Maimonides called Sukkot the “time of our joy.” The festival’s ending is marked by Shemini Atzeret and Simchat Torah. Shemini Atzeret, (eight day of assembly) dates to Biblical times and represents the start of the rainy season in the land of Israel. A somber day, it is a time for commemorating our lost loved ones with a Yizkor service.
Simchat Torah — which only dates to the Middle Ages —is a joyful celebration of the centrality of the Torah to Jewish life, even as understandings of Torah evolve. Communities celebrate by singing and dancing with the Torah scroll. “The tradition on Simchat Torah of encouraging every member of the community to carry a Torah scroll or to be honored with an aliyah reflects the Reconstructionist values of inclusion and egalitarianism” writes Rabbi Barbara Penzner in a A Guide to Jewish Practice.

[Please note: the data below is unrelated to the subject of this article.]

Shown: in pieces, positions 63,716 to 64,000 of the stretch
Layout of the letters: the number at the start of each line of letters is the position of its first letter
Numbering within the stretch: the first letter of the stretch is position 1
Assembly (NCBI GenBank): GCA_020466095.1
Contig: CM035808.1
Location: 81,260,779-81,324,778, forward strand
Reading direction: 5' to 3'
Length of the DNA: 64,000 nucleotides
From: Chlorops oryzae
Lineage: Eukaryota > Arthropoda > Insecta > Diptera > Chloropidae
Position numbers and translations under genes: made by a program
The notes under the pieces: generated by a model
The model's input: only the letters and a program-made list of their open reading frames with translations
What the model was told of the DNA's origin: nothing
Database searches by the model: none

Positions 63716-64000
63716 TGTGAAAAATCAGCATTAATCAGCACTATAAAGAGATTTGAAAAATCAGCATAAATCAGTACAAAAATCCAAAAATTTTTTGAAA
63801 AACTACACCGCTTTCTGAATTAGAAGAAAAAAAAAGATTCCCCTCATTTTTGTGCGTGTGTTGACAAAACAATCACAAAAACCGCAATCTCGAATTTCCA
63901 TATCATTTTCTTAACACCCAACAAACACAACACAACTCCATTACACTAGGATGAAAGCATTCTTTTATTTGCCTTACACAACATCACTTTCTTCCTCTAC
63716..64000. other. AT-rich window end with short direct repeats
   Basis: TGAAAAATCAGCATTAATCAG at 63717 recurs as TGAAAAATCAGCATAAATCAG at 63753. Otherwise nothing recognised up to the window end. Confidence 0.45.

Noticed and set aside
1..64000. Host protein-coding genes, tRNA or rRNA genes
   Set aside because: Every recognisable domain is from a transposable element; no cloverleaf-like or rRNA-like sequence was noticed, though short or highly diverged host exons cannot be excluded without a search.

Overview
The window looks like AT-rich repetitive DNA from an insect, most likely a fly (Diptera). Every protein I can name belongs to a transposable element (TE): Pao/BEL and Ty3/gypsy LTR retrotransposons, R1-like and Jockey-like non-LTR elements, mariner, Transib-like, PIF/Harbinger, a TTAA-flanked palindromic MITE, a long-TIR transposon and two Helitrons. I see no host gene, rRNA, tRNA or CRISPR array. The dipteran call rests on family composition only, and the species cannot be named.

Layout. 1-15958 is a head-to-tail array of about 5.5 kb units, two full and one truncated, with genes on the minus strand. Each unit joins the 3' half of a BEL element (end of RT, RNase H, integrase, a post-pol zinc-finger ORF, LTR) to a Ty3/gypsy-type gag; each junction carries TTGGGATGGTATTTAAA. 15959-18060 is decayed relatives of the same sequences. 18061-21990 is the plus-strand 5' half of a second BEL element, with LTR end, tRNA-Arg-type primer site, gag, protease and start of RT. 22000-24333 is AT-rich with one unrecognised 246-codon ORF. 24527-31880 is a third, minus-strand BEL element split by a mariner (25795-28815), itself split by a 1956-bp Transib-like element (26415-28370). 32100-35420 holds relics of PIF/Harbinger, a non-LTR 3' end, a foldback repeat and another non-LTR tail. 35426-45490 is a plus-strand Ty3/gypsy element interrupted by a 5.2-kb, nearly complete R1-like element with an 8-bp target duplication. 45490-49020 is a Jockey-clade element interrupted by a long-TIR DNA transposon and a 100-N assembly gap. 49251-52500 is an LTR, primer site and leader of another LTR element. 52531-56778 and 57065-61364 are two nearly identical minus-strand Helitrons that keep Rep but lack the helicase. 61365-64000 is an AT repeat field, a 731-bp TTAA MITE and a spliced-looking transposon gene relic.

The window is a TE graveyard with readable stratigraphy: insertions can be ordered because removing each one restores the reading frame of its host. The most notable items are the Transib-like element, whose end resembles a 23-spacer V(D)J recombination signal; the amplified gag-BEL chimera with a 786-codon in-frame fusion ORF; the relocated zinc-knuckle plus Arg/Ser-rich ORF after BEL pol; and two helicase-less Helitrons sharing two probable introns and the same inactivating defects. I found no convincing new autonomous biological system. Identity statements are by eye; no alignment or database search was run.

Reconstructing Judaism invites you to enjoy these resources as you seek to connect to these celebratory holidays!